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2004.10.DD - Guitar Buyers Magazine - Velvet Revolver (Slash)

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2004.10.DD - Guitar Buyers Magazine - Velvet Revolver (Slash) Empty 2004.10.DD - Guitar Buyers Magazine - Velvet Revolver (Slash)

Post by Blackstar on Mon Aug 24, 2020 2:33 am



'What a relief to talk to a guitar magazine." Slash grins a he begins a busy afternoon's PR duties shortly before his new super group VeIvet Revolver hit the stage for their first UK gig at Glasgow's plush Carling Apollo.

“You spend most of the time doing interviews about how the band got together what your next plans are blah blah blah. Guitar interviews are few and far between."

After months of rumour and speculation, not to mention a few delays caused by lead vocalist Scott Weiland’s frequent brushes with the law VR have delivered a raw-sounding album in 'Contraband' and taken the show on the road in Europe and America. The fans seem pleased, gigs are sold out and Slash looks as happy as a clam to be working alongside Weiland and three old friends: former Gunners' rhythm section Duff McKagan (bass/vocals), Matt Sorum drums) and the relatively unknown but blindingly good Dave Kushner (Guitars). However, Velvet Revolver is very much Slash's band.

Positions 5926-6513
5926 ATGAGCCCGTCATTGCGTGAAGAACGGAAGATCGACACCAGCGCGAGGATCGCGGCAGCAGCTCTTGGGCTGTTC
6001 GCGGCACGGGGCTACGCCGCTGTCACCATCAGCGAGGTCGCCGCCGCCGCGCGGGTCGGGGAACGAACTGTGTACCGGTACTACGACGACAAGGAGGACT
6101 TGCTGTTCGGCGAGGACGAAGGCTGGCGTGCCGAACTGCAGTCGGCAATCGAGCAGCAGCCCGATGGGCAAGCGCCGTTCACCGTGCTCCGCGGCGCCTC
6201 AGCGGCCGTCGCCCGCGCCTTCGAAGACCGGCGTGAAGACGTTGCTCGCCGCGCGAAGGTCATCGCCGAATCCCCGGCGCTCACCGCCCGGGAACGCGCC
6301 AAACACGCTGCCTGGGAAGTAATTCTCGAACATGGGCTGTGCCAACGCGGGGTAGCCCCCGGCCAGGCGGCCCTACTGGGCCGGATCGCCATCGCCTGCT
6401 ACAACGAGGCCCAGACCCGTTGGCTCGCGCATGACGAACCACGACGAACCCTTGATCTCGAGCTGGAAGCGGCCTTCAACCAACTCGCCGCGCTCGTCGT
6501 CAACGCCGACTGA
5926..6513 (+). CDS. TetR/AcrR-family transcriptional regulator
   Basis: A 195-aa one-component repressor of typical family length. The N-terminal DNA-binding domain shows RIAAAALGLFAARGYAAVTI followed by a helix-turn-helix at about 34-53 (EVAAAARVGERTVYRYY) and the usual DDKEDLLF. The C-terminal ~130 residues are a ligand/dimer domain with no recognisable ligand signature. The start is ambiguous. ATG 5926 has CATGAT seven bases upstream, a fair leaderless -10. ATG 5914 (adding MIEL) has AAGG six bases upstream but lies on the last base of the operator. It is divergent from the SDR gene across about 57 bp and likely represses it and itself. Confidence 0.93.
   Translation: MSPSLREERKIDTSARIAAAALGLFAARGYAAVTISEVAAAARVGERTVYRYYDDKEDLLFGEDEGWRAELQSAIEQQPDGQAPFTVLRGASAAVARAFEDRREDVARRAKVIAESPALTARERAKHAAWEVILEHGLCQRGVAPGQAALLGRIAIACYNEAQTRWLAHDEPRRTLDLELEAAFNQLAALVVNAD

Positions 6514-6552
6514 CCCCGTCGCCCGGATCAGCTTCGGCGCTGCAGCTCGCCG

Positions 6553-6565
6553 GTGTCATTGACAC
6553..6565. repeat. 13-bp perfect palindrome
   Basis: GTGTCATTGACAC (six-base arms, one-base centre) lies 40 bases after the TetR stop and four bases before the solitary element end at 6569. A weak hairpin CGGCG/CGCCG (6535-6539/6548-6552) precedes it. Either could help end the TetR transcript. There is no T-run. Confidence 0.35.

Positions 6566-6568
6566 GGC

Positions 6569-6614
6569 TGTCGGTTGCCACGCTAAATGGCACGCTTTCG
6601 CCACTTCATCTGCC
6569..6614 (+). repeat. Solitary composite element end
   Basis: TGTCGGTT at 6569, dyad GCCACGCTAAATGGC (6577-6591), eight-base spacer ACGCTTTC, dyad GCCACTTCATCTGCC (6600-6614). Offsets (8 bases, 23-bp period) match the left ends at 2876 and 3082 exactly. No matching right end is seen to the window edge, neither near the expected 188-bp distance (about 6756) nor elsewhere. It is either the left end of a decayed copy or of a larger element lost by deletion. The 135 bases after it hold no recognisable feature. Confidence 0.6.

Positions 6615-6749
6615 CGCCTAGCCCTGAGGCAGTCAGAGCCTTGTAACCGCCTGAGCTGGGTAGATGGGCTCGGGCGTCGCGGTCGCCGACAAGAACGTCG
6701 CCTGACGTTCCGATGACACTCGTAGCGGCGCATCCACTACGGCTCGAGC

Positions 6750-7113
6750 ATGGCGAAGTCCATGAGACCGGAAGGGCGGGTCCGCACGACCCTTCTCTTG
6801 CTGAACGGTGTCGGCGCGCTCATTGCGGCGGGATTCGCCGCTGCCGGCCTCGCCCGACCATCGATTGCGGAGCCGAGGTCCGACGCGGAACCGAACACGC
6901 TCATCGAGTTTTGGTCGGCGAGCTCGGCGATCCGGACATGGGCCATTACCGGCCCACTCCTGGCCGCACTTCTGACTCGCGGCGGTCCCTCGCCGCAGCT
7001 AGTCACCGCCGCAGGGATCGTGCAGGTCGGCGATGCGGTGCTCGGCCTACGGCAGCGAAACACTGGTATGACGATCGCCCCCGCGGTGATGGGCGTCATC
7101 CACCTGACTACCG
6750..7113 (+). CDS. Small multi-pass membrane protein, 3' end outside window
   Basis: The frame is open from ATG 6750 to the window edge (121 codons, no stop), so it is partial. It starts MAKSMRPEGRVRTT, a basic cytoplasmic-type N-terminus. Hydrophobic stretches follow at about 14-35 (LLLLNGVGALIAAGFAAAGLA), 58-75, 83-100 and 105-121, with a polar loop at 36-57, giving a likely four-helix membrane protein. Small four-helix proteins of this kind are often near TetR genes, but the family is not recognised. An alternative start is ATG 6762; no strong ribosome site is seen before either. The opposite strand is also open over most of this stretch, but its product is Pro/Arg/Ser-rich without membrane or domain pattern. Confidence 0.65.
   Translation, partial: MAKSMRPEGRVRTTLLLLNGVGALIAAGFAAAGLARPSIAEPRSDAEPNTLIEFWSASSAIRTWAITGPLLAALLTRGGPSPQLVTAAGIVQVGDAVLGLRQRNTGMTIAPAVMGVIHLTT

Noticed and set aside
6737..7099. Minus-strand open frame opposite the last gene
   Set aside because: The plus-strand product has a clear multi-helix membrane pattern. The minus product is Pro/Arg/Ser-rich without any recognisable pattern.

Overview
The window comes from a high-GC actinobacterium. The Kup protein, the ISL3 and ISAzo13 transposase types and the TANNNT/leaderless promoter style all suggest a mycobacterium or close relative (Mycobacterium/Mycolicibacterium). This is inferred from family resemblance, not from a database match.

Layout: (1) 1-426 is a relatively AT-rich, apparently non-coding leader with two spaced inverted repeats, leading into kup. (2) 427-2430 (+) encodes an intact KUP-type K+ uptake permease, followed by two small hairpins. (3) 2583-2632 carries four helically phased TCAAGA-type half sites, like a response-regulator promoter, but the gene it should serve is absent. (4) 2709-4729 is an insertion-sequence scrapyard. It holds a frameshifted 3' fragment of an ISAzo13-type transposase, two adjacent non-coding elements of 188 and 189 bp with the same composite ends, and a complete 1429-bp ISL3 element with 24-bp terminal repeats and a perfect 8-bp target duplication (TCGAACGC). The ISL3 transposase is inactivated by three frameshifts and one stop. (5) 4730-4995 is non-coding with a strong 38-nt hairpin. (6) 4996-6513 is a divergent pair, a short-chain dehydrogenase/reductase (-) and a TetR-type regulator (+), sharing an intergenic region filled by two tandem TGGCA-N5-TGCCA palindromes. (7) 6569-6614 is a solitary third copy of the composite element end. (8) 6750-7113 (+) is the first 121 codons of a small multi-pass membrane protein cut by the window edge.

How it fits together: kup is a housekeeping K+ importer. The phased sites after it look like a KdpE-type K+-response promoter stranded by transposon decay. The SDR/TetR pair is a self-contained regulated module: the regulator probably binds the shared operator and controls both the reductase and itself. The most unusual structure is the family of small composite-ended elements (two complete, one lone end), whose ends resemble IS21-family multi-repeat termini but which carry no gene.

I love having a really great band and a great chemistry with people who reaIly know what they're doing." Slash says of his new project. "To have this awesome chemistry happen twice in a lifetime is just incredible."

Slash loves to talk about guitars and is undoubtedly the most popular Gibson Les Paul player since Jimmy Page. The US giants have honored their favourite son with no less than three different Signature models over the past 10 years or so. The latest Slash Signature Les Paul is less ornate than it's 'Slash's Snakepit' predecessor but Slash wants it that way The big news is the new guitar's onboard Fishman Powerbridge piezo pickup that delivers some pretty convincing acoustic tones. Slash used the piezo whilst belting out the acoustic intro to G6R classic 'Used to Love Her' during the frantic round of encores at Glasgow.